The Wilmington Kitchen Collective unites the faith and business communities in support of food entrepreneurs.
Laura Semmelroth, Wilmington Alliance Director of Creative Placemaking, firstname.lastname@example.org
Chelsea Spyres, Riverfront Ministries Pastor & Executive Director, email@example.com
We may never know precisely how much the pandemic has cost us: in lives lost, mental and emotional anguish, faith tested, and the complete upheaval of our economic well-being. Recovery is underway, thankfully, but the rebuilding effort must be purposeful and pointed. The American way of life, our previous “normal,” was flawed and deeply problematic for communities of color and other marginalized communities. To rebuild our society in a more holistic and equitable way requires creative thinking, and forging new alliances to amplify the resources available in complementary sectors of society.
The Wilmington Kitchen Collective is one such venture.
The Collective is a community-based project dedicated to serving food industry entrepreneurs from marginalized local communities. Our mission is to empower holistic transformation by providing affordable, high-quality commercial kitchen facilities in an effort to support entrepreneurs in creating successful businesses and usher in human flourishing.
To accomplish this mission, we’ve begun building a tasty stone soup through a network of powerful partners with specific ingredients to contribute. Wilmington Alliance partners with community and civic leaders to prioritize the City’s highest needs, and will lead the entrepreneurial support efforts. Riverfront Ministries, a new faith community and faith-based non-profit, is committed to the work of justice through worship, small groups, community engagement, and investing in our city. Grace Church at 9th and Washington has the space to make this vision possible.
Through our partnerships with the Food Bank of Delaware and the Small Business Development Center at the University of Delaware, we are able to provide a “soup-to-nuts” opportunity for our first cohort of entrepreneurs. These small food-based businesses will be guided through all needed certifications to operate within state guidelines safely and effectively, and further develop their business plans with an eye on growth and sustainability.
Wilmington Alliance is removing the financial barrier of these certifications by covering the initial costs of licensures and permits through the National League of Cities’ grant. Additional financial support for construction, operations, and entrepreneurial support is provided by Corteva, Delaware Community Foundation, the New Castle Presbytery, and the Peninsula-Delaware United Methodist Conference, a uniting of resources within the business and faith communities.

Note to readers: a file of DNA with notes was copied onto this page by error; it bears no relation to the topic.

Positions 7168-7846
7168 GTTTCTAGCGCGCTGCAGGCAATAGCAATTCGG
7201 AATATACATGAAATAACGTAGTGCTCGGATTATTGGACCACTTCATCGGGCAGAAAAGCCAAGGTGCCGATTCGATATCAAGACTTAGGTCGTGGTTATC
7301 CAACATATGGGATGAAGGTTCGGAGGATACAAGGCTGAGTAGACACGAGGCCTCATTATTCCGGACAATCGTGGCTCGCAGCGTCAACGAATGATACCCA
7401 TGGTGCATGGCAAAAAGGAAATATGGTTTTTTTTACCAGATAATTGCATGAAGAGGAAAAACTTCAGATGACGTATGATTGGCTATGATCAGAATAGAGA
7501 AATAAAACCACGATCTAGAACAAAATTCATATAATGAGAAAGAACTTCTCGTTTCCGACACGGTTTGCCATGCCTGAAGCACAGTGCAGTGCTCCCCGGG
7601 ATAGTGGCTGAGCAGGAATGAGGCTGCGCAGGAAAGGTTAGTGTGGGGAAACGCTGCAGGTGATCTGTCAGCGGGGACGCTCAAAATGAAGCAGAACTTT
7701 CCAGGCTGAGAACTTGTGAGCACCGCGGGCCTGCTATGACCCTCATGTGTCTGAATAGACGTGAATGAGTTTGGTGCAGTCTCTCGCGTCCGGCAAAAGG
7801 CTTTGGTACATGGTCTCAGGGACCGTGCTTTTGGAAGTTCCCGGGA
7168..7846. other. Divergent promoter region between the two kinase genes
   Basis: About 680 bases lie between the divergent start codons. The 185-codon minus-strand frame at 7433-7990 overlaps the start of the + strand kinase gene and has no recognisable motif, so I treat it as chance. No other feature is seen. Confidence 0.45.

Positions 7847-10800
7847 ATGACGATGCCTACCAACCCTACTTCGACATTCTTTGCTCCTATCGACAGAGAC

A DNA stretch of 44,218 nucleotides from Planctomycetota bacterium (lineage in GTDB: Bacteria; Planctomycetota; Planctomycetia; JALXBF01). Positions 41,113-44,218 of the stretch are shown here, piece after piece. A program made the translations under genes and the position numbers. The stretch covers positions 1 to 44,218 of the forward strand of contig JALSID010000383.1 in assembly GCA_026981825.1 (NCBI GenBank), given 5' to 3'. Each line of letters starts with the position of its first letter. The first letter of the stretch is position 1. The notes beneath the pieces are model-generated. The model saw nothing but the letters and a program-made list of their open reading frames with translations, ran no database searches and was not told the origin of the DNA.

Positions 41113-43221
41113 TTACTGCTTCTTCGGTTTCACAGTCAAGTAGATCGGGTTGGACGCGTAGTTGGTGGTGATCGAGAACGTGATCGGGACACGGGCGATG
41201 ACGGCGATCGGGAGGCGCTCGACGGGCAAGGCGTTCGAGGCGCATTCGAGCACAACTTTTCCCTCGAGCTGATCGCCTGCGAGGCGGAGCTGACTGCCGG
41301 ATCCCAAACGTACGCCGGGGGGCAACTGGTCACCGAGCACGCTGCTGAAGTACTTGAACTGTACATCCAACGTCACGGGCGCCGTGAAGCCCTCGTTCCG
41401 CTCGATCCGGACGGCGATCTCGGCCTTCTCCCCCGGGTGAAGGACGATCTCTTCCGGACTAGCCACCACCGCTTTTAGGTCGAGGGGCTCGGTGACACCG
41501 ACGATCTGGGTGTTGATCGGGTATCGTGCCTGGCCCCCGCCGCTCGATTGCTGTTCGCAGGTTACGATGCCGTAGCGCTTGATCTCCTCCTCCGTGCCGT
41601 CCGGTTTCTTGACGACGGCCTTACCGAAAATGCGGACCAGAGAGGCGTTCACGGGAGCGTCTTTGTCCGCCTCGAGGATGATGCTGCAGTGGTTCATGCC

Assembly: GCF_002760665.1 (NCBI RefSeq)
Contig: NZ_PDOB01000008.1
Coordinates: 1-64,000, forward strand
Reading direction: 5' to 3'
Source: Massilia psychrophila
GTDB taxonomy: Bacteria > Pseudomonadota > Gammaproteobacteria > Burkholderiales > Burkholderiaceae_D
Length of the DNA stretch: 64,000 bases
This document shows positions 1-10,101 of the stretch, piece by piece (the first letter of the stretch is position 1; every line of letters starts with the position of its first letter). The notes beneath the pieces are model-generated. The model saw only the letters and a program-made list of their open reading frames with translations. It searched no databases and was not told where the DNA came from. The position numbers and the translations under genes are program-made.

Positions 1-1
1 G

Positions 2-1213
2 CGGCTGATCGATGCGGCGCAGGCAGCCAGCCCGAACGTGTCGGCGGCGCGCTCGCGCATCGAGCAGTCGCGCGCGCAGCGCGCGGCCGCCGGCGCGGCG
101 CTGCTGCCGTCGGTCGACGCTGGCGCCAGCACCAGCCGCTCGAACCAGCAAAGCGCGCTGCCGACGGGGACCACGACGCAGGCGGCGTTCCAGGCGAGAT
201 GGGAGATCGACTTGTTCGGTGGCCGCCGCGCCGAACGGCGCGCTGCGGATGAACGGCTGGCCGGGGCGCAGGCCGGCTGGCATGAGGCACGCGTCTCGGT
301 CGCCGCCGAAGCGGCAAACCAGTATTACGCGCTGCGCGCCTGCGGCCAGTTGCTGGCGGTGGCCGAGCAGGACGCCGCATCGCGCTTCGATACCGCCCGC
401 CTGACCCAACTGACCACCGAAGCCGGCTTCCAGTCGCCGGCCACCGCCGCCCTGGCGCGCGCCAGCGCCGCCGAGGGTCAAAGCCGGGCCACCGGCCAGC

Though the nation’s shutdown has threatened the future livelihood of many small businesses, the Kitchen Collective is allowing these entrepreneurs to pivot and plan for their long-term growth. Live cultural events and professional conferences are just beginning to be rescheduled, so members of our cohort have turned their focus to building their online presence and fielding orders via social media, thanks to our partnership with UD Lerner School of Business whose students built websites, integrated online ordering and even helped establish social media accounts for the Kitchen Collective and our entrepreneurs. Interested hungry patrons can contact these entrepreneurs directly through our website to place orders for everything from homemade baked goods to BBQ sauce and catering services.
Perhaps most importantly, we have begun construction on a low-cost, high-quality commercial kitchen facility that will allow these entrepreneurs to grow their business and provide high quality food to the City. Grand opening of the commercial kitchen is being planned for this August, removing a large barrier to economic growth and business sustainability.
The Collective is part of the local food system growing at Grace Church, alongside weekly food distribution, Community Supported Agriculture (CSA) from the Food Bank, and urban gardens such as those planted by Serviam Girls Academy and the Alliance. The long-term vision includes a weekly vendor market, new café, and monthly community meals, all housed at Grace Church.
Chef Angell Morris, the owner of Signatures Mobile Cuisine and Signatures by Angell Catering, will serve as our Kitchen Manager. She understands well the challenges of operating and expanding a business without access to first-class facilities, and we look forward to the insight and skills she can provide to our other business owners along this journey.
From the beginning, the Kitchen Collective has been an effort of many organizations coming together in creative benevolence, and the doors are open for more like-minded organizations to join the team. We want to see Wilmington reemerge from the dark days of the pandemic in a renewed spirit, determined to thrive, with full understanding that together we are stronger. We look forward to welcoming you as our neighbors to a meal at our community table, a customer in our vendor market, or an entrepreneur in our kitchen.
Follow The Collective on Instagram at @wilmingtonkitchencollective
and bookmark our website (www.wilmingtonkitchencollective.com)
for further announcements on the kitchen’s Grand Opening Celebration.